2013-08-09 10.30.00

This is a bit of architecture in the real world. I still like it.

Below are some of my friends who also live and practice in the real world of architecture. Their stories will hopefully share a more realistic perception to what we do as architects. Please take time to read and interact with their posts today. #architalks

photo 1 credit: Redefining reality via photopin (license)

“Bob Borson – Life of An Architect
Architecture in the Real World … sorta
“Matthew Stanfield – FiELD9: architecture
Welcome to the Architecture of the Real
“Marica McKeel – Studio MM
Architecture in the Real World
“Jeff Echols – Architect Of The Internet
What is the Real World: Architecture in the Real World
“Mark R. LePage – Entrepreneur Architect
The HGTV Affect
“Lora Teagarden – L² Design, LLC
Architecture: It’s a human thing
“Nicholas Renard – dig Architecture
Keep on Architect’n in the Real World
“Andrew Hawkins, AIA – Hawkins Architecture, Inc.
Here in the Real World
“Jeremiah Russell, AIA – ROGUE Architecture
architecture in the real world: #architalks
“Michele Grace Hottel – Michele Grace Hottel, Architect
Architecture in the Real World
“Meghana Joshi – IRA Consultants, LLC
Architecture in the Real World
“Michael Riscica – Young Architect
Architecture in the Real World
Architecture in the Real World
“Brian Paletz – The Emerging Architect
Architecture in the Real World
“Tara Imani – Tara Imani Designs, LLC
Architecture in the Real World
“Jonathan Brown – Proto-Architecture
Architecture in the Real World

architecture in the real world

16 thoughts on “architecture in the real world

  1. “they realized that an architect can do what they can’t and can bring ‘something’ to the project that is special and better than other options”
    So very well said, Lee. The current challenge is to get the other 97% of homeowners/builders to take this sentiment to heart as well. I actually have a potential client that keeps putting me off because they think they have to finish designing their floor plan before they let me get started. The wife was trained as an interior designer many years ago. I keep trying to find the right words so they’ll understand my job is to save them time, frustration and money in both design and construction. It’s a work in progress.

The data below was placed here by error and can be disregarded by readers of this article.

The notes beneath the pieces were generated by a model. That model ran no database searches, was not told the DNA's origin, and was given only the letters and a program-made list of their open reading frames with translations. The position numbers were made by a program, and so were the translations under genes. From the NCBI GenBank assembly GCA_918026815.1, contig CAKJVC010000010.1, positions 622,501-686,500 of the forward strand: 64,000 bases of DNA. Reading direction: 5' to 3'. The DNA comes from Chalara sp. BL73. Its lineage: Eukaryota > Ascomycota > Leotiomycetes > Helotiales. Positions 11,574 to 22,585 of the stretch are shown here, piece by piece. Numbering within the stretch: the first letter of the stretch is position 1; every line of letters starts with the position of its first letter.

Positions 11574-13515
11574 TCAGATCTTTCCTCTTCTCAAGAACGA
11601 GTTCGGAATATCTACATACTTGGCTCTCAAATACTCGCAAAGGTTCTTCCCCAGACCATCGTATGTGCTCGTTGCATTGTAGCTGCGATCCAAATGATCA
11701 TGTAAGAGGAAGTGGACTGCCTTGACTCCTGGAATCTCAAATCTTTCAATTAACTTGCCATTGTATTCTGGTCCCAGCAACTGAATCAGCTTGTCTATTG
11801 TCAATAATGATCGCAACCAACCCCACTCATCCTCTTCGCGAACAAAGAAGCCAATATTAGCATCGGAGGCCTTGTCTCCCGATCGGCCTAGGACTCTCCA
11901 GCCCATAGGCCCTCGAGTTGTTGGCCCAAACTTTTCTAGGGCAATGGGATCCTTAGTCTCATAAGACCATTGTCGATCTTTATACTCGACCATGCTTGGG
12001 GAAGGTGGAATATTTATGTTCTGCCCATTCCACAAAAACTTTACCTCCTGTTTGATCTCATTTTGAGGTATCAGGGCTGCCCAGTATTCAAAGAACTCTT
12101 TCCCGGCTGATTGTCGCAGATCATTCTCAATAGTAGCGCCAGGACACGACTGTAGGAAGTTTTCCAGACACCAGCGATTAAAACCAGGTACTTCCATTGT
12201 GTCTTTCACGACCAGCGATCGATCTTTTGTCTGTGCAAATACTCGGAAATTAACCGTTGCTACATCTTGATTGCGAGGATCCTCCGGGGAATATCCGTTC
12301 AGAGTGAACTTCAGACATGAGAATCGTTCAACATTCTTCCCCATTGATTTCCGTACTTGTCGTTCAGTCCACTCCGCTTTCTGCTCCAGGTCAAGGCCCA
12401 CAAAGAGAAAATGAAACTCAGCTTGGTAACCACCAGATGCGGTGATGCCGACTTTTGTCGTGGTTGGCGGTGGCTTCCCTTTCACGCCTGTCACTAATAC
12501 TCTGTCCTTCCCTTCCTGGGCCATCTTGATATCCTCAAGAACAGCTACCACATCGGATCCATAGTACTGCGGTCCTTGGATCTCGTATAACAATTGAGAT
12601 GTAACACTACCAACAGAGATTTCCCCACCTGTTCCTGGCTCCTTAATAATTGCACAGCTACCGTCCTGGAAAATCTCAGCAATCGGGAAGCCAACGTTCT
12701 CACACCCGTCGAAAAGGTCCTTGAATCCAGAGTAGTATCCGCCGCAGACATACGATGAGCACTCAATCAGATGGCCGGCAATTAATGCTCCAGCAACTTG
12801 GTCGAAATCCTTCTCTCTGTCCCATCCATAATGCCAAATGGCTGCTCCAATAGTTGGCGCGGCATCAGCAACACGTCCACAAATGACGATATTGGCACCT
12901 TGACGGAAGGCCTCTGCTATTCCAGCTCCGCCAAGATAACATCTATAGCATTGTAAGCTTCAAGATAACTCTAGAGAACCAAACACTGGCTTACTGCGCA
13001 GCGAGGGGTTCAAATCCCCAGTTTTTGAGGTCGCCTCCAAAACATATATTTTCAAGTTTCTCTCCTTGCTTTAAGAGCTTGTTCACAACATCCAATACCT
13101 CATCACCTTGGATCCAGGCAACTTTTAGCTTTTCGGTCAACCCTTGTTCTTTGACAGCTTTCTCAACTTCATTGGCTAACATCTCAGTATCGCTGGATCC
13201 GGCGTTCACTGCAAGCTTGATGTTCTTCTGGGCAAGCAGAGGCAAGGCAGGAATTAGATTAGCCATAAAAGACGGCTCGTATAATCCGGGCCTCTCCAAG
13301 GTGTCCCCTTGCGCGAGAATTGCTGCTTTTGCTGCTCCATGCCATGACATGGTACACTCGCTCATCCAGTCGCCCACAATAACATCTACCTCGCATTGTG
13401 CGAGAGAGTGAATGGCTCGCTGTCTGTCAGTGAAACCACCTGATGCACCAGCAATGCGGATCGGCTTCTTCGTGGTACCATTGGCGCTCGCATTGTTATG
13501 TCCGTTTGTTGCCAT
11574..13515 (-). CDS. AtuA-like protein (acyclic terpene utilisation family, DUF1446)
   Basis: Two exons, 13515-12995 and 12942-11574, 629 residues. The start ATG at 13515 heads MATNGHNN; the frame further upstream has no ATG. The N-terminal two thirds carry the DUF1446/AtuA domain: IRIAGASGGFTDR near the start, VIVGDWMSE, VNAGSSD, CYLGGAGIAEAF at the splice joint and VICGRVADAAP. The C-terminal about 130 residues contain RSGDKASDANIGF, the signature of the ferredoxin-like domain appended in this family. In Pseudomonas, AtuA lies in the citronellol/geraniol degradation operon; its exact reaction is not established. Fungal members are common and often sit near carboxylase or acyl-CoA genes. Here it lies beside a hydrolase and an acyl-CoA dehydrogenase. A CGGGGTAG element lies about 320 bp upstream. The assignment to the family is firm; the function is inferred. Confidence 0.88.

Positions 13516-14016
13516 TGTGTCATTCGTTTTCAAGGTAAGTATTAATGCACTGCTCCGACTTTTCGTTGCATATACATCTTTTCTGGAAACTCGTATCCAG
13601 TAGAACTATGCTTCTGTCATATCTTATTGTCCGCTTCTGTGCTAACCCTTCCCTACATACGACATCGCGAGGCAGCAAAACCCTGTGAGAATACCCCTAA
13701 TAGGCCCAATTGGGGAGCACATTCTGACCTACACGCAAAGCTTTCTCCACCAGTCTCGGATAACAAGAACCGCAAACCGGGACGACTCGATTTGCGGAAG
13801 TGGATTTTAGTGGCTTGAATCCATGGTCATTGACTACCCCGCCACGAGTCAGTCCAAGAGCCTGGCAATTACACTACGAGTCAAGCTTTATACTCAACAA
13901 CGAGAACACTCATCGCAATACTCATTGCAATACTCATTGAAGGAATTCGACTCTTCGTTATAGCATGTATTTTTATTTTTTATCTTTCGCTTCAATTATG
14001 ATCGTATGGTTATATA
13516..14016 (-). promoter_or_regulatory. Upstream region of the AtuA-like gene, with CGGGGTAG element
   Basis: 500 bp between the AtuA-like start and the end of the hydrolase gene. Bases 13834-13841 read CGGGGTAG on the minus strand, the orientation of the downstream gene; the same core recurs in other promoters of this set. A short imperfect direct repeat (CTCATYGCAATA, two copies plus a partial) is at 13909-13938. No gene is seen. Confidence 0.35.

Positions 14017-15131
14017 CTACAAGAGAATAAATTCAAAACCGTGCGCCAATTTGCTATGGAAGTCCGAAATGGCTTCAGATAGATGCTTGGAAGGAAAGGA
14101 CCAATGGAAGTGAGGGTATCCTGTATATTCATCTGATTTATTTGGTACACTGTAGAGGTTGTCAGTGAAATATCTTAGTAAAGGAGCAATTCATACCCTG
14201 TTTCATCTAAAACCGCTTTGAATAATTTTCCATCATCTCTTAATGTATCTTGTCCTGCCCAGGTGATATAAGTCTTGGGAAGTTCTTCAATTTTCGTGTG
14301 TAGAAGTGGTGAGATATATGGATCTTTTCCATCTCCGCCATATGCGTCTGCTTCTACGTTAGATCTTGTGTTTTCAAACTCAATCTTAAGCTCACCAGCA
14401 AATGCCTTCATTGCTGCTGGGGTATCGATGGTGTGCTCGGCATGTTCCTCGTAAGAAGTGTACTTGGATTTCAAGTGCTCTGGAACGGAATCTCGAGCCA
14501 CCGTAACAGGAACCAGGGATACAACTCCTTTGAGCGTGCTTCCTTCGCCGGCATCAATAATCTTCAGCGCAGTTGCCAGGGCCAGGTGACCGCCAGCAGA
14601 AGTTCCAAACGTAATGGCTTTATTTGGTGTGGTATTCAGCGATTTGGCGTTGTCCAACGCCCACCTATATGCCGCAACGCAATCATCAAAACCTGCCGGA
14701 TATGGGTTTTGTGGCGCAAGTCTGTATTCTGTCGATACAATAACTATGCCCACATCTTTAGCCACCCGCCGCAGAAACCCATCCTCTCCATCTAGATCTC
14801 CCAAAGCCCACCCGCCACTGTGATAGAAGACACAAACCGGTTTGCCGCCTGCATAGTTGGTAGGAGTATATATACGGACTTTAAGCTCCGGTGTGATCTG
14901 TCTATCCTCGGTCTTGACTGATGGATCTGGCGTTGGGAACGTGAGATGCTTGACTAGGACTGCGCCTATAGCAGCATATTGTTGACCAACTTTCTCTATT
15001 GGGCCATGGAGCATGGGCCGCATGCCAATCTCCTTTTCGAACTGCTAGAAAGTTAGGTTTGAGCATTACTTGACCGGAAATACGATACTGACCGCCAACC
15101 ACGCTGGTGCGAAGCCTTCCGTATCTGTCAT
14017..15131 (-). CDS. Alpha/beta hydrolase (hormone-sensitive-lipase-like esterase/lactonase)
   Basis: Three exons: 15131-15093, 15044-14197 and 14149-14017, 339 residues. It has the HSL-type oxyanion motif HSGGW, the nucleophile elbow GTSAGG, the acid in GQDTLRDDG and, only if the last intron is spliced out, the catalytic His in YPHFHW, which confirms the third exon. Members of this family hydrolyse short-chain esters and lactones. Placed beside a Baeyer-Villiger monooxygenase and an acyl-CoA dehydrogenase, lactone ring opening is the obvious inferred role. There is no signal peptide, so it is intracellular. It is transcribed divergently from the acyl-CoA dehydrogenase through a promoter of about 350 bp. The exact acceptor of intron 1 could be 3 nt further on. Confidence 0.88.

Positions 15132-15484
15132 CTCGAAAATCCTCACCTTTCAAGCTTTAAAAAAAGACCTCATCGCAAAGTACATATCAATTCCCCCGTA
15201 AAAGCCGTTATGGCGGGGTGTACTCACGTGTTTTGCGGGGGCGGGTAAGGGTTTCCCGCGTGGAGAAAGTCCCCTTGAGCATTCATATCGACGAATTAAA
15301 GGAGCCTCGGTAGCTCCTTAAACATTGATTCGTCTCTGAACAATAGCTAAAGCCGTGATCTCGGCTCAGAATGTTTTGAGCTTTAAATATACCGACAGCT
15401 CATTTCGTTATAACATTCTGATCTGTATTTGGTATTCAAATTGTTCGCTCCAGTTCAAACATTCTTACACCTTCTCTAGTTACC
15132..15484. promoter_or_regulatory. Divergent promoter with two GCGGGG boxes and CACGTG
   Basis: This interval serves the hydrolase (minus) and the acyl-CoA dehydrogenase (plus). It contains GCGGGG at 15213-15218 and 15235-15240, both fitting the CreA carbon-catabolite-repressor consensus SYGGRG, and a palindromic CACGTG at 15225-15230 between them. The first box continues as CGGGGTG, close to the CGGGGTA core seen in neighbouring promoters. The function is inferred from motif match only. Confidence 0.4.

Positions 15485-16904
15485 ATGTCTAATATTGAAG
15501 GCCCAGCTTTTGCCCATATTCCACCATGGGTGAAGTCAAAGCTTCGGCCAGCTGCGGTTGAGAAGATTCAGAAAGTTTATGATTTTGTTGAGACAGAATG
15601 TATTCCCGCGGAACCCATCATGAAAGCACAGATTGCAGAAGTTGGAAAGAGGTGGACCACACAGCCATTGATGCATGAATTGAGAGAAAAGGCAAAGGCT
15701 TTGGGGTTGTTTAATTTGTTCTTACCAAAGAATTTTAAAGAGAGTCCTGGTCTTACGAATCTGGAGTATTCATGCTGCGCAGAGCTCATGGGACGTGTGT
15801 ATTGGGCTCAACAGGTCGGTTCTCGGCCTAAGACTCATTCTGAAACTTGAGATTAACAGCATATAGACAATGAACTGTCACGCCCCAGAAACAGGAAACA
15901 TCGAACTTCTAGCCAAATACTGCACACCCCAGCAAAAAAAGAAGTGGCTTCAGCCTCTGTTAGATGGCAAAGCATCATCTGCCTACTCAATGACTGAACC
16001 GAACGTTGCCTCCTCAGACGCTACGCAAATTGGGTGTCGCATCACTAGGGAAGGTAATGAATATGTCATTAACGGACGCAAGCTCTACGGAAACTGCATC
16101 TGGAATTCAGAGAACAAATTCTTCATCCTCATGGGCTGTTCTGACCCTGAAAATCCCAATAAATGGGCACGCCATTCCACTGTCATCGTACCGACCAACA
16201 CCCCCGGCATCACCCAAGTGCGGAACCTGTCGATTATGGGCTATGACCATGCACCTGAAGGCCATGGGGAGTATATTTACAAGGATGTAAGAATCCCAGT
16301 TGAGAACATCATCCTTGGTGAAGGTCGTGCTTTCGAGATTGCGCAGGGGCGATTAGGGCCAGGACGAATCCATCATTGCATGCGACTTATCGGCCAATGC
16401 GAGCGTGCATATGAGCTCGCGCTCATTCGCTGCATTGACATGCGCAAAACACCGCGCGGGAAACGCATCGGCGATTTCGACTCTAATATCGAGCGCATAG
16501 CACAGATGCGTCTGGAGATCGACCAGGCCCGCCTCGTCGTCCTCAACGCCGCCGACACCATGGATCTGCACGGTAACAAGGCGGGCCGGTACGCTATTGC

2. Andrew Hawkins, AIA says:

    That is a great list. I think I can agree with most of them. I had a long conversation with some students just last week about the ideas of what we actually do as architects. At times I think it is a sad thing that not many people in the world truly understand our work. Even students who plan to join the field. And this is an issue that is coming to the forefront in recent times.

  3. “Buildings get built. They don’t always get built as the original seed of an idea depicts them, but they do get built. This is good overall.” – Yes, it is. As long as architects are there to steer the client towards making better decisions, it’s all good.

  4. yes lee, thanks for brining this up – the everyday architect, making our (and clients) environment a little bit better than the day before. just keep moving that ball forward….. towards the unattainable ideal.

  5. Nice list Lee, my list would look different that yours, but not by much. One item I wish was addressed more in a public forum is the effort that goes into a small renovation/addition. I respond to a lot of emails where I will break down the financial logistics of these projects. People are always amazed at the amount of time that goes in and then a light bulb goes off when you add value to that time. Since you said a majority of your projects have fallen into this category, I would love to hear your take on the subject.

    Thanks for participating in the #ArchiTalks series, we need your voice.

  6. Designing in a way that is smart and easy on the earth. I like that. For, as you said, most of my clients to not value sustainability. At least not to the extent that i do. Trying to find ways to incorporate sustainable ideals in way that the client does not balk at the upfront costs of it can be tricky.

  7. Great post Lee! I really like your point about working on multiple projects.

    I recently told someone that it sometimes feels like I play hot potato with these projects, by making sure they keep moving along and I’m not the one holding the potato for too long.

  8. Lee,
    I apologize it has taken me so long to get to your post. Well done! Very comprehensive and honest look at the profession. The picture of your drafting board reminds me of architecture school. I had that same green mat on my board.